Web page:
Welcome to Faulkner's Telecom Daily. We publish Monday through Friday, updating top stories as events warrant.
Monday, February 24...
T-Mobile, Sprint Amend Terms on Merger Agreement, Including
T-Mobile and Sprint have amended the terms of their planned merger, which is now set to take place "as early as April 1, 2020." In a joint press release, the former carrier rivals revealed that their respective Boards have unanimously approved changes in terms that will primarily affect New T-Mobile behind the scenes. The arrangement includes Sprint parent company SoftBank surrendering 48.8 million T-Mobile shares it would have acquired, giving it a 24 percent share-hold after the transaction, with T-Mobile's parent Deutsche Telekom holding 43 percent. The remaining 33 percent will be held by "public shareholders." Other terms include T-Mobile re-issuing to SoftBank its previously surrendered shares, pending the achievement of "certain stock price milestones by New T-Mobile"; the extending of their "outside date" to July 1st; and the modification of "certain other provisions." The amendment, it was noted, will have "no impact on T-Mobile’s previously stated outlook on the New T-Mobile’s synergies, long-term profitability and cash generation." In a statement, T-Mobile CEO John Legere called the actions a "significant step forward toward finally closing this transaction." The merger still, it was noted, remains subject to a few "closing conditions."
FCC: Digital Divide "Closing" as Broadband Competition
The Federal Communications Commission (FCC) has published select data that it claims demonstrates both a "closing" digital divide and "increasing" broadband competition across the country, during the current administration's reign. The Commission is specifically claiming "substantial progress" in both areas over the two-year period from December 2016 to December 2018. Of note, the FCC asserts that those "without any options" for 250/25Mbps and 25/3Mbps fixed terrestrial broadband service fell 74 percent (47 million) and 30 percent (18 million), respectively. The agency also pointed to an alleged general "increase in competition" of 52 percent for both those with one choice for broadband (69.8 million) and "two or more options" (22 million). While the numbers do appear impressive, some view the new statistics as the latest attempt to inflate the perception of success that FCC Chairman Ajit Pai has had during his tenure, which has in many ways been defined by his position that eliminating net neutrality would help to expand rural broadband proliferation. Full stats are available via the FCC Web site.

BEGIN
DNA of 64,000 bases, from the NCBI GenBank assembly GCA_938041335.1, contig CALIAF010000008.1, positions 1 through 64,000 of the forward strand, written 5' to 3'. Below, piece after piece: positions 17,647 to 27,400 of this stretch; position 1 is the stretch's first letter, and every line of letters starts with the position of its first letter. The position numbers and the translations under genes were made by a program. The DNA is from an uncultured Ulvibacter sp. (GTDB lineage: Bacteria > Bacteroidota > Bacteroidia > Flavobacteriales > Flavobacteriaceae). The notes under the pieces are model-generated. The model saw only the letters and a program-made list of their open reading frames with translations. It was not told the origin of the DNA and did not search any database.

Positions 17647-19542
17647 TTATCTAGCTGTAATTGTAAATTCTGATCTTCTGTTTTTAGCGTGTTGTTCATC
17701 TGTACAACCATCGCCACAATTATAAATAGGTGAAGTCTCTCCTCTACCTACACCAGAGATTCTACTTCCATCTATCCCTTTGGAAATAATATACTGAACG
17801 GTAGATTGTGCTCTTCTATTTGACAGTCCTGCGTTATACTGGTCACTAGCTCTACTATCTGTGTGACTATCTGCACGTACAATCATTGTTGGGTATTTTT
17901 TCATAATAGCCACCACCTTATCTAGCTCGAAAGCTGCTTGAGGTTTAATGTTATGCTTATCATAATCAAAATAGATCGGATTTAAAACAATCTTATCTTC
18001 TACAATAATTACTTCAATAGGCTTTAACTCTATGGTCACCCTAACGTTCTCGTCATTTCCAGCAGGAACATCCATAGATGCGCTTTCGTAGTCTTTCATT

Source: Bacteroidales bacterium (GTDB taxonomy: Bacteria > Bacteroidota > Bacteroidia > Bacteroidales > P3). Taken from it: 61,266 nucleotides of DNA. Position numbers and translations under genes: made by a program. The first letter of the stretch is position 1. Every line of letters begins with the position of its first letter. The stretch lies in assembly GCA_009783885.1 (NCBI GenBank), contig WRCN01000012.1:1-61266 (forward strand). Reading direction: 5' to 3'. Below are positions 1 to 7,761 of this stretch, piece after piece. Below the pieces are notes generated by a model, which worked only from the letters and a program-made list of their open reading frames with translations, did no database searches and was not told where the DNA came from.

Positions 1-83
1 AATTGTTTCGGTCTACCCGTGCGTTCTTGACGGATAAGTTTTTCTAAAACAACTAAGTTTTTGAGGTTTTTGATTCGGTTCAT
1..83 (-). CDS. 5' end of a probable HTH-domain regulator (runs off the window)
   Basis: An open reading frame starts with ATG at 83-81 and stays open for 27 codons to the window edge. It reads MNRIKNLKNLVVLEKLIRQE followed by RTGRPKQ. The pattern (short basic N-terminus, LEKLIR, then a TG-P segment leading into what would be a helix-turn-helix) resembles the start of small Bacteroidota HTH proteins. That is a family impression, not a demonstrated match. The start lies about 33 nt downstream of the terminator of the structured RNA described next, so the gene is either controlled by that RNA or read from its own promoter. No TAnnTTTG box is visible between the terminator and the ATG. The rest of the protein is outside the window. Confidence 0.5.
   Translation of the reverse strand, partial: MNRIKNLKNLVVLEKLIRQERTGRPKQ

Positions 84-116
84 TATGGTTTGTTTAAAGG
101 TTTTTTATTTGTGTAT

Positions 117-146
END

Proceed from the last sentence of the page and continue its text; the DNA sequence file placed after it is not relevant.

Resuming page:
Comcast Names Newest CCO
Comcast has promoted Jennifer Khoury to the position of CCO, succeeding the retiring D'Arcy Rudnay. Khoury, who has been with Comcast for more than 20 years, will oversee both internal and external corporate communications functions. The executive currently oversees the Corporate Digital Communications team, has led Communications for Comcast Cable, and has managed strategic communications for "numerous campaigns and product and technology launches." Khoury will report to Chairman and CEO, Brian Roberts, and SEVP, Adam Miller. Rudnay - who was with Comcast for 16 years before announcing her retirement - will remain on through the end of 2020 in a "senior advisor" capacity.
....Brady Hicks, Faulkner Information Services
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